Gareth Southgate and England were handed a very familiar set of opponents in Saturday’s Euro 2020 draw in Bucharest. Playing all three group games at Wembley, they will face Croatia, the Czech Republic and the winners of play-off path C.
In a tie that brings back so many memories of last summer, the Three Lions’ opener will be against Croatia on 14th June. England fans still re-watch that glorious Kieran Trippier free-kick from the semi-final in 2018. But as that game unfolded before the eyes of the nail-biting millions, Croatia tilted the weights and took control of the wheel, driving England down a cul-de-sac with simply no way out.
Croatia were a side with Champions League-pedigree players… but so were England. It was the maturity and big-match experience of regularly winning such games that explained why Zlatko Dalić’s side prevailed at England’s expense.
An inexplicable 6-0 defeat to Spain and further defeats to Hungary, Tunisia and indeed to England had put a dampener on the Croats’ form and caused somewhat of a World Cup final hangover. However, the side have responded well in recent international breaks and currently sit on an unbeaten run of six matches.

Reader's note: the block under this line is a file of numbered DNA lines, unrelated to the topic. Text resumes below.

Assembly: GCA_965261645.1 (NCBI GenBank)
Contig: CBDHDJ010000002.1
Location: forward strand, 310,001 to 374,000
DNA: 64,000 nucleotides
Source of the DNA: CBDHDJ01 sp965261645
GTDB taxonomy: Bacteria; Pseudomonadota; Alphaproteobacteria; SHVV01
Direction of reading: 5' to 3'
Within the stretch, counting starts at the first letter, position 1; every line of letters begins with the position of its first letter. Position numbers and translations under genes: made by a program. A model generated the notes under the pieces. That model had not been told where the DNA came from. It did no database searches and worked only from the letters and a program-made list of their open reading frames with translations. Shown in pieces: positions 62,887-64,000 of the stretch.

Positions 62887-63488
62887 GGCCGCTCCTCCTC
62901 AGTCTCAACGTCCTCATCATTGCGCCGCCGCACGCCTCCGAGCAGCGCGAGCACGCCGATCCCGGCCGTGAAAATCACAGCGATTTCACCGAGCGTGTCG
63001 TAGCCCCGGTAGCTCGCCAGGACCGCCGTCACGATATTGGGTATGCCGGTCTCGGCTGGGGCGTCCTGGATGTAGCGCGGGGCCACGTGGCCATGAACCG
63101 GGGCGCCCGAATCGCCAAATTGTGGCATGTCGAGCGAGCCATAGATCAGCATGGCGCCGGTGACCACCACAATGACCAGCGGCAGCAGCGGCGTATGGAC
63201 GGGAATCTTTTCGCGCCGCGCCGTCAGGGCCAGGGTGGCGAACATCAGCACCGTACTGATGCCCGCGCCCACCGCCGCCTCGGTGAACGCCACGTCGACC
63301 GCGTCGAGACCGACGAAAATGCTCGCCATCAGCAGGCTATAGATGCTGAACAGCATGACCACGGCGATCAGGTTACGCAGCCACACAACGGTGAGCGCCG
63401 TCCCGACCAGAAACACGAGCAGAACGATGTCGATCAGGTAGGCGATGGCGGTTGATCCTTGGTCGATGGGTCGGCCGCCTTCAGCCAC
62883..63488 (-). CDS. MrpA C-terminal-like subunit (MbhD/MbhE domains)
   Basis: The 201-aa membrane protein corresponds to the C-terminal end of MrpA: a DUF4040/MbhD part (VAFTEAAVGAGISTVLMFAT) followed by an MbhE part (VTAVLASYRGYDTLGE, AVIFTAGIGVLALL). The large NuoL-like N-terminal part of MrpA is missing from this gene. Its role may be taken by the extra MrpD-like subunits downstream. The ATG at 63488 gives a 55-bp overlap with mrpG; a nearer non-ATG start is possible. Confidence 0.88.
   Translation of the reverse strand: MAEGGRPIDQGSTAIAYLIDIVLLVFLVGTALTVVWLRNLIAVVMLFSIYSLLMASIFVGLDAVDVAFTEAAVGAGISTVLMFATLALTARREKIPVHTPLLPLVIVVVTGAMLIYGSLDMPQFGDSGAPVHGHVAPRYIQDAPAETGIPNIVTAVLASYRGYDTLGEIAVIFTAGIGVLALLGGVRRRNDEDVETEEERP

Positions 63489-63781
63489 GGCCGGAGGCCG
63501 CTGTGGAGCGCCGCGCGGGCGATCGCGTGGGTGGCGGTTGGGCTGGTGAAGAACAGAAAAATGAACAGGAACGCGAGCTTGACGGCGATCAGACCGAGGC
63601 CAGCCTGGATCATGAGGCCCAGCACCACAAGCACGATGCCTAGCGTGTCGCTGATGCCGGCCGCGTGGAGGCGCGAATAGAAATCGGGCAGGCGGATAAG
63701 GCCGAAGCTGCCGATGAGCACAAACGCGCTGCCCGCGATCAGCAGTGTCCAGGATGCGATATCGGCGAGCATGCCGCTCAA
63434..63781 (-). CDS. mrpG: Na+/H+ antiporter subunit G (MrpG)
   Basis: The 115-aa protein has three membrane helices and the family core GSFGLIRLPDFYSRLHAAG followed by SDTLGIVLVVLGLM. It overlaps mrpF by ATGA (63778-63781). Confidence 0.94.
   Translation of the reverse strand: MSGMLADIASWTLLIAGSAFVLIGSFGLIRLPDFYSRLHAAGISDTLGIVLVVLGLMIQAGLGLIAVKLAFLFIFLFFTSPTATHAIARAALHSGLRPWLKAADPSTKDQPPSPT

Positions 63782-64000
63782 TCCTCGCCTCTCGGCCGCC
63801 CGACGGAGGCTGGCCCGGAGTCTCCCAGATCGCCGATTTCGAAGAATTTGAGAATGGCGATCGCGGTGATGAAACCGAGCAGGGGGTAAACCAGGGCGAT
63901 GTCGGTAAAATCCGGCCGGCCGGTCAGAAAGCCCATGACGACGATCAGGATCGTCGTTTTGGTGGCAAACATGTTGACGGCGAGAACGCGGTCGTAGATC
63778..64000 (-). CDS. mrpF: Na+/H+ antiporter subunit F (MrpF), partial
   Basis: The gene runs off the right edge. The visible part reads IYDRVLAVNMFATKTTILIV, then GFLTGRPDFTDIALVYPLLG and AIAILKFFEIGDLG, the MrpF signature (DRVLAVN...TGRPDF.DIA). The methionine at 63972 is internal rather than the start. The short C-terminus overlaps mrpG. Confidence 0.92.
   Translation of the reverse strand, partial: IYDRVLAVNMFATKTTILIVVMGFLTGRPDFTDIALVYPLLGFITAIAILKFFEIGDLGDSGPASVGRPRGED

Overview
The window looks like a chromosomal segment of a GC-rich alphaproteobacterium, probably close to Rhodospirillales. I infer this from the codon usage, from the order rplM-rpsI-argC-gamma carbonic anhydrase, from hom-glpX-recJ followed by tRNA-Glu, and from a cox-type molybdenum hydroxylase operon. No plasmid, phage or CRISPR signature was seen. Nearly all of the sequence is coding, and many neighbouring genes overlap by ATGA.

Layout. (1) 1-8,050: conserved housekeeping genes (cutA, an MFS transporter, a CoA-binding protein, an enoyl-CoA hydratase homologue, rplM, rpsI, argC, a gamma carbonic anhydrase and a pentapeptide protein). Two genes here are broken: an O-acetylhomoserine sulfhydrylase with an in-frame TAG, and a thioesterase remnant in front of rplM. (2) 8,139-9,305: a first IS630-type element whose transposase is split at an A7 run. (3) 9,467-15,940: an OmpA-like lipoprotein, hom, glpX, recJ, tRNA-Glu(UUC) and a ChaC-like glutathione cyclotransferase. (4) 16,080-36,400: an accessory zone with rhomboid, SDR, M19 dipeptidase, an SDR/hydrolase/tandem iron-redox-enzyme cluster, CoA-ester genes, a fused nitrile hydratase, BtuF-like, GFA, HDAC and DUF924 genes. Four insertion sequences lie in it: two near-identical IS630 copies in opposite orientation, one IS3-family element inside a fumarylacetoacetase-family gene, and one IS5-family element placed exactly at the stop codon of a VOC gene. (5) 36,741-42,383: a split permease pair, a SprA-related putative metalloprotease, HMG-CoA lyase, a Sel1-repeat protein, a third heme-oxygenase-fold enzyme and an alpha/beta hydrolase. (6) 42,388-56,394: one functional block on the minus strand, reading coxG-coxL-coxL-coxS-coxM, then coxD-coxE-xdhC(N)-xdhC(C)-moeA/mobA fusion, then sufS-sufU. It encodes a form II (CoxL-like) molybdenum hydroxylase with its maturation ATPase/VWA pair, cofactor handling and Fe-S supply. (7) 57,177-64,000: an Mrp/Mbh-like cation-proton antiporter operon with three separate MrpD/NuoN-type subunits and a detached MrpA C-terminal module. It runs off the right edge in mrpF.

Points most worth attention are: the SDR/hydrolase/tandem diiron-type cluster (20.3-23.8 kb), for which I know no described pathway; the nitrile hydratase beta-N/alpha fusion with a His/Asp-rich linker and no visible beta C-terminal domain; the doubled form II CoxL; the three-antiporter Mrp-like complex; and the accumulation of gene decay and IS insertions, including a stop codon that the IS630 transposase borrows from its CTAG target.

England have a funny old history with Croatia – past results suggest these are two very well-matched sides indeed. The Three Lions have the edge, with five wins to Croatia’s three in ten past fixtures.
Gareth Southgate achieved revenge of a sort in November last year, beating Croatia late on at a sold-out Wembley to reach the Nations League Finals and simultaneously relegate Croatia (although relegations from League A have since been rescinded). A European Championships opener is a whole other proposition.
England v Croatia: Key Clashes
2004… Croatia 2-4 England, Euro 2004
2006… Croatia 2-0 England, Euro 2008 Qualifier
2007… England 2-3 Croatia, Euro 2008 Qualifier
2008… Croatia 1-4 England, World Cup 2010 Qualifier
2009… England 5-1 Croatia, World Cup 2010 Qualifier
2018… Croatia 2-1 England, World Cup 2018
2018… Croatia 0-0 England, Nations League 2018/19
2018… England 2-1 Croatia, Nations League 2018/19